The legal hitch followed moves by some forces in government to sideline the local content partner, Sunrise Power and Transmission Company Limited (SPTCL).

The company was awarded the build operate and transfer (BOT) contract  for the project in 2003.

The issues surrounding the project are now before the International Chamber of Commerce (ICC) Arbitration Panel in Paris, France, over alleged breach of contract.

Although an amicable resolution of the legal dispute has been proposed, it was learnt the project might remain stalled, unless President Muhammadu Buhari intervenes. The $5.7 billion Mambilla hydropower facility has been stalled over unresolved legal issues and funding disagreements involving the Nigerian government and the local content partner, SPTCL.

SPTCL is now making the following claims for being excluded from the final contract:

  • Wasted expenditure, over $100 million
  • Loss of profit as content partner, $565 million
  • Loss of the commission due by Sinohydro to Sunrise, $855 million
  • Loss of profit that would have been made through the resettlement contract, $525 million
  • Loss of reputation, over $25 million.

The chief executive officer of SPTCL, Mr. Leno Adesanya, alleged that his company was sidelined in the project by the Ministry of Power, in a series of petitions to President Buhari, Vice President Yemi Osibanjo, Attorney-General of the Federation and Minister of Justice Abubakar Malami, and Babatunde Fashola, former minister of power.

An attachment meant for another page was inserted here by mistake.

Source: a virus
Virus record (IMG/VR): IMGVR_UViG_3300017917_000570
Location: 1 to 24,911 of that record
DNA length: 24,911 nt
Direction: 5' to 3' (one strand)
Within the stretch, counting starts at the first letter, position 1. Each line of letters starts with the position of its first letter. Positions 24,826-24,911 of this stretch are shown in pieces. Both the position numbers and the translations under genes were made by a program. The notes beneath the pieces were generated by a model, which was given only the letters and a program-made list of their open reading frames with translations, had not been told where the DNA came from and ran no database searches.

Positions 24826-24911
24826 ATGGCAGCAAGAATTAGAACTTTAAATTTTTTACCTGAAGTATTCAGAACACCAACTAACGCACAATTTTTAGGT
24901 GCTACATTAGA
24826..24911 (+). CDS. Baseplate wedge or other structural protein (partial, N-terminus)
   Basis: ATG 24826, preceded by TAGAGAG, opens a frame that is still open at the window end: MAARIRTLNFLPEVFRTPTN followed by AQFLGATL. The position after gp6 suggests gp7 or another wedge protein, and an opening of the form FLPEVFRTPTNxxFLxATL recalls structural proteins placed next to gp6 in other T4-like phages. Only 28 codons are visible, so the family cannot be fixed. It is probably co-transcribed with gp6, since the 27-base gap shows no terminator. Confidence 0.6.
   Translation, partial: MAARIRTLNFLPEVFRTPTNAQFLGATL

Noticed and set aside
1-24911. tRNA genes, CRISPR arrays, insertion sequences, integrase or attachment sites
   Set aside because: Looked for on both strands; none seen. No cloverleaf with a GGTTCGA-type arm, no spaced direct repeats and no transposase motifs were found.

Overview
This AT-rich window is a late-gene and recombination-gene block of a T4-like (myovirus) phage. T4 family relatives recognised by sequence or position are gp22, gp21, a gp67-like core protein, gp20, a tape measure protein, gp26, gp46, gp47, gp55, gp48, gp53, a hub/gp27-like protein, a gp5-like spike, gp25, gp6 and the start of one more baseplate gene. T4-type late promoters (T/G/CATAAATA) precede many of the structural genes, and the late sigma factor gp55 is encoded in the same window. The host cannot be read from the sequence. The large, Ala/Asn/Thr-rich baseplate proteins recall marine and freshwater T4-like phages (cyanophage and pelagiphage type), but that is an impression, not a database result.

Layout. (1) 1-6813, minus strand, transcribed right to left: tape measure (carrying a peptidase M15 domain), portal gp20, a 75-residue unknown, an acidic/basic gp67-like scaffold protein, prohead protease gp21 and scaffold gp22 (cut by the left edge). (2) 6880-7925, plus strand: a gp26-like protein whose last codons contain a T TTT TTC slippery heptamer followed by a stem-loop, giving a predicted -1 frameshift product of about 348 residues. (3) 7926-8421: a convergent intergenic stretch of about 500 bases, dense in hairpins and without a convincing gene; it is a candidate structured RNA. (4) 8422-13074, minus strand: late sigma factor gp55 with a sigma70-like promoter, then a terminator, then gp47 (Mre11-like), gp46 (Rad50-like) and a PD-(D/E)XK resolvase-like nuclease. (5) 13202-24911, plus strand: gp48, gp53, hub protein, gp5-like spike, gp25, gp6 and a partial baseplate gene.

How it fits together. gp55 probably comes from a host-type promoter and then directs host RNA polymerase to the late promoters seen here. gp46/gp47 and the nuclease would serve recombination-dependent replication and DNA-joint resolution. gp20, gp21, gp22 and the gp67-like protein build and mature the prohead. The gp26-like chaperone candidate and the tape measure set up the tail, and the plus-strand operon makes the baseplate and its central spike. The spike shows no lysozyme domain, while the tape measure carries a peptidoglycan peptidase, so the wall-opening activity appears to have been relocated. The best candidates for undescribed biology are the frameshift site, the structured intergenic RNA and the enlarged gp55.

SPTCL, which claimed to have been awarded the BOT contract in 2003, said some “vested interests” in government had, in 2017, signed another contract with three Chinese companies, Sinohydro Corporation of China, China Ghezouba Group Corporation of China and China Geo-Engineering Group Corporation, to form a joint venture for the execution of the project.

The local content partner had accused Abba Kyari, Chief of Staff to the President, of taking the unilateral decision to remove the company from the contract. SPTCL also accused Fashola of reneging on his promise to support the project.

Adesanya claimed the company had spent millions of dollars with financial and legal consultants to raise about $6 billion for the execution of the project, yet the company has suffered a lot of setbacks over the years “through improper administrative interruptions and interventions.”

The China Exim Bank, which was expected to provide 85 per cent of the joint funding along with the Federal Government for the Mambilla project, insisted on compliance with due process and terms of the November 2017 engineering, procurement and construction contract signed with the partners before releasing funds.

Sensing an imminent legal crisis, Malami, in a July 24, 2017, letter to the then Acting President, Osinbajo, recommended that the interest of the local partner be accommodated.

In  a memo,  the AGF said: “Sunrise Power and Transmission Company Limited should be engaged as local content partner on the Mambilla project as a means of accommodating its prior contractual interests on the project.”

But rather than complying with the advice of the AGF, some government officials have been trying to shut out the local content partner.

The power play in government over the local content partner has now created a major hurdle for the Chinese consortium. – The Sun.